Short-term and Low Dose Deoxynivalenol Exposure Reduces Rainbow Trout Performance


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Deoxynivalenol (DON), a mycotoxin produced by Fusarium fungi, exerts negative effects on an animal’s gastrointestinal tract. The replacement of expensive animal-derived proteins such as fishmeal with cheaper plant sources in aquafeeds means that the most common mycotoxin globally is now creeping into aquaculture rations.

In fact, deoxynivalenol is present in 68% of aquafeed samples analyzed worldwide according to the new study.

Effects of deoxynivalenol in trout

According to Gonçalves et al. 2018, groups of Oncorhynchus mykiss fed DON-contaminated diets showed several clinical signs, including:

  • lesions on the skin
  • protruding anal papilla
  • hemorrhages
  • necrosis
  • hemorrhages of internal organs
  • degradation of some: liver and spleen

Experimental design

Four lots of rainbow trout were observed. Each lot received an identical diet with a different level of deoxynivalenol. The control group diet did not include the addition of mycotoxins. Two groups diets received high DON levels over a short term (50 days): one diet had a DON concentration of 1166 ppb (μg/kg) and the other contained 2745 ppb of DON. The fourth diet contained a low DON level: 367 ppb over 168 days—a scenario that most closely represents real production conditions.

Level of DON contamination impacts growth

During a short-term DON exposure, rainbow trout is sensitive to DON contamination. This sensitivity increases with the level of contamination. Thus, in a highly contaminated environment (2745 ppb DON) we note a significant decrease of growth performance parameters compared to a control sample (Figure 1). Deoxynivalenol (2745 ppb DON) have an impact on the final weight, the specific growth rate and the feed intake. 

Figure 1. Growth performance parameters determined in the short-term/high deoxynivalenol dosage study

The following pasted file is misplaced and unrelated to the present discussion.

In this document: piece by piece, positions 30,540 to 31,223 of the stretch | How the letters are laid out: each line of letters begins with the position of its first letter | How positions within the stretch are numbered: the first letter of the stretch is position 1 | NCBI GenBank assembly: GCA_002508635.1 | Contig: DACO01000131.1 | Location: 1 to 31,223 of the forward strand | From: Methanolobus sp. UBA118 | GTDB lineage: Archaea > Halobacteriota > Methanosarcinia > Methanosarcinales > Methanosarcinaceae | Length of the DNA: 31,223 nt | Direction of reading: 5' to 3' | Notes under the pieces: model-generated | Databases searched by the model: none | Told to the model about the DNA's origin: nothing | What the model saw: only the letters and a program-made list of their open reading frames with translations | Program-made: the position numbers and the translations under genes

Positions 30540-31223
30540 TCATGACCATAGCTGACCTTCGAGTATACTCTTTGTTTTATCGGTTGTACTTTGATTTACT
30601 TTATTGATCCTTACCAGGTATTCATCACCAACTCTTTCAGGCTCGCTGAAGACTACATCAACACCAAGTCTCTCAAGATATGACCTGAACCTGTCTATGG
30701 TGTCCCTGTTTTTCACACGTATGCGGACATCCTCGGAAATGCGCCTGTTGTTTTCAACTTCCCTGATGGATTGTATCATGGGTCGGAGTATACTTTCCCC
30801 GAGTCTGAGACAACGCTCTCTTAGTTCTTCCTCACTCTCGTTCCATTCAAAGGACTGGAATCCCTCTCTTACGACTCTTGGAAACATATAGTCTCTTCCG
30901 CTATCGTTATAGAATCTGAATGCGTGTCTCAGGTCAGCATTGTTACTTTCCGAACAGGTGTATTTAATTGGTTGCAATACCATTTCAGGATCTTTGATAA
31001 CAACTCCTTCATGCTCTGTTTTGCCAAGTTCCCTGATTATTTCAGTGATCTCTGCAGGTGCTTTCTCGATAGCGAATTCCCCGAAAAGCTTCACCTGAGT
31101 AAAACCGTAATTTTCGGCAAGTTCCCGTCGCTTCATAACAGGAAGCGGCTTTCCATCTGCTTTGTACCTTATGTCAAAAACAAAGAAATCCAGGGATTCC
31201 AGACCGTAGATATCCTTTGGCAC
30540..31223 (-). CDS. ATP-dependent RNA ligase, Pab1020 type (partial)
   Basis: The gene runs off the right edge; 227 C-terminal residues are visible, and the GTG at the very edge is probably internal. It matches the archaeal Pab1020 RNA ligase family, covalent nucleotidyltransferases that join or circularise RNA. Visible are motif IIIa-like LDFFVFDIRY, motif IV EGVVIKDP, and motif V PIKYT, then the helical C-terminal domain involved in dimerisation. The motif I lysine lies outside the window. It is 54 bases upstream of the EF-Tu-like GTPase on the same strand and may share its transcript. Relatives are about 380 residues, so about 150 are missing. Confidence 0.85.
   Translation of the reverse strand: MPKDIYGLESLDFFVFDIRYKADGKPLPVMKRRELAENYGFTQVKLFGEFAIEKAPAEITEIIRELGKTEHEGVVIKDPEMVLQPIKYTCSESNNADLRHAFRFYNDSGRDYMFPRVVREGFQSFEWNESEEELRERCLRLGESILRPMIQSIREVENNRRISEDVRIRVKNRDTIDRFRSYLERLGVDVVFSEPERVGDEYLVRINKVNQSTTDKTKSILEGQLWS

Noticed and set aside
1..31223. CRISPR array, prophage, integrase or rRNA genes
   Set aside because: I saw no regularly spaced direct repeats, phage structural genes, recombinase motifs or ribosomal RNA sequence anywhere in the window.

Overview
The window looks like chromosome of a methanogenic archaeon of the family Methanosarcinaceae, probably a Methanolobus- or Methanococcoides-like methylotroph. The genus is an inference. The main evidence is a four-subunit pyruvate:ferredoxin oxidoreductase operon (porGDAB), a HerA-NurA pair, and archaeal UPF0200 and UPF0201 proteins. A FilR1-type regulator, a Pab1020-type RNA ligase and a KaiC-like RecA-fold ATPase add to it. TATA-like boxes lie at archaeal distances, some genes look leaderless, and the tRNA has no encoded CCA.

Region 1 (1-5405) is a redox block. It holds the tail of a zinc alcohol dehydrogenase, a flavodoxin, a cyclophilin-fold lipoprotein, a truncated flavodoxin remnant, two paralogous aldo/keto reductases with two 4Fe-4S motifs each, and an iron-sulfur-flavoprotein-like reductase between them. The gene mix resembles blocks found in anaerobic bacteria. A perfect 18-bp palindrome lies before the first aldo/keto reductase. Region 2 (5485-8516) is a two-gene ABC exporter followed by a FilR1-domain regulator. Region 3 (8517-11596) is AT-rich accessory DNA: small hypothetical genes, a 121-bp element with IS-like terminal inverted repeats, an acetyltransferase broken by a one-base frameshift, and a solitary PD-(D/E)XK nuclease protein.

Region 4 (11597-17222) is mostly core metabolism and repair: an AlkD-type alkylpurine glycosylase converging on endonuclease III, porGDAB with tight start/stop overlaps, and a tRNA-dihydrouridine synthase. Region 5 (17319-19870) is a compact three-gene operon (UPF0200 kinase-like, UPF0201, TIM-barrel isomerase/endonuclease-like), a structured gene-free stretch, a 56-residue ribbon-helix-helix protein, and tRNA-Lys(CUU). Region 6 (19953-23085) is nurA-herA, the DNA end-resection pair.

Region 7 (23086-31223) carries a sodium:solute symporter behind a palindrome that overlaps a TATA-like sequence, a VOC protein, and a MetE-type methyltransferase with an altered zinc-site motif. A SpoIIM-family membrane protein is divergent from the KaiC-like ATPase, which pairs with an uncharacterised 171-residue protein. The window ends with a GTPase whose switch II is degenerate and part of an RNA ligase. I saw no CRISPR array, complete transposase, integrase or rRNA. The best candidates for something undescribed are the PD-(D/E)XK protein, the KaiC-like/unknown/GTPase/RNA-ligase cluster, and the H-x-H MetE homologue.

Adapted from Gonçalves et al. 2018

Figure 1: Growth performance parameters determined in the short-term/high deoxynivalenol dosage study

DON exposure time and rainbow trout

Based on the study, we can confirm that a short period of DON exposure can have negative effects on the fish growth. However, a longer exposure at low level of contamination seems to be more representative of farmed rainbow trout conditions.

While low level DON exposure did not show a serious impact on fish during the first days of the experiment, we can notice harmful effect by the end of it in terms of lower final weight, as shown in Figure 2.

Figure 2. Growth curve representing the average weight of the fish during the long-term experiment
Adapted from Gonçalves et al. 2018

Growth curve representing the average weight of the fish during the long-term experiment

Difficult to pinpoint problem

The main challenge for producers is that fish do not present reliable clinical signs of low level deoxynivalenol exposure, which makes it difficult to spot a mycotoxin contamination problem. The lower performance over the long-term means less profit from a crop, however.

Detection is crucial

The main takeaway for aquaculture producers is that regular testing of feed ingredients for mycotoxins is crucial for identifying mycotoxin contamination. (Read Why You Should Test Your Feed for Mycotoxins).

Only through regular testing can producers take the necessary steps to protect their aquatic species and profits from mycotoxins.

References

Effects of deoxynivalenol exposure time and contamination levels on rainbow trout.
R. Gonçalves et al. Journal of the World Aquaculture Society, 2018.

https://doi.org/10.1111/jwas.12542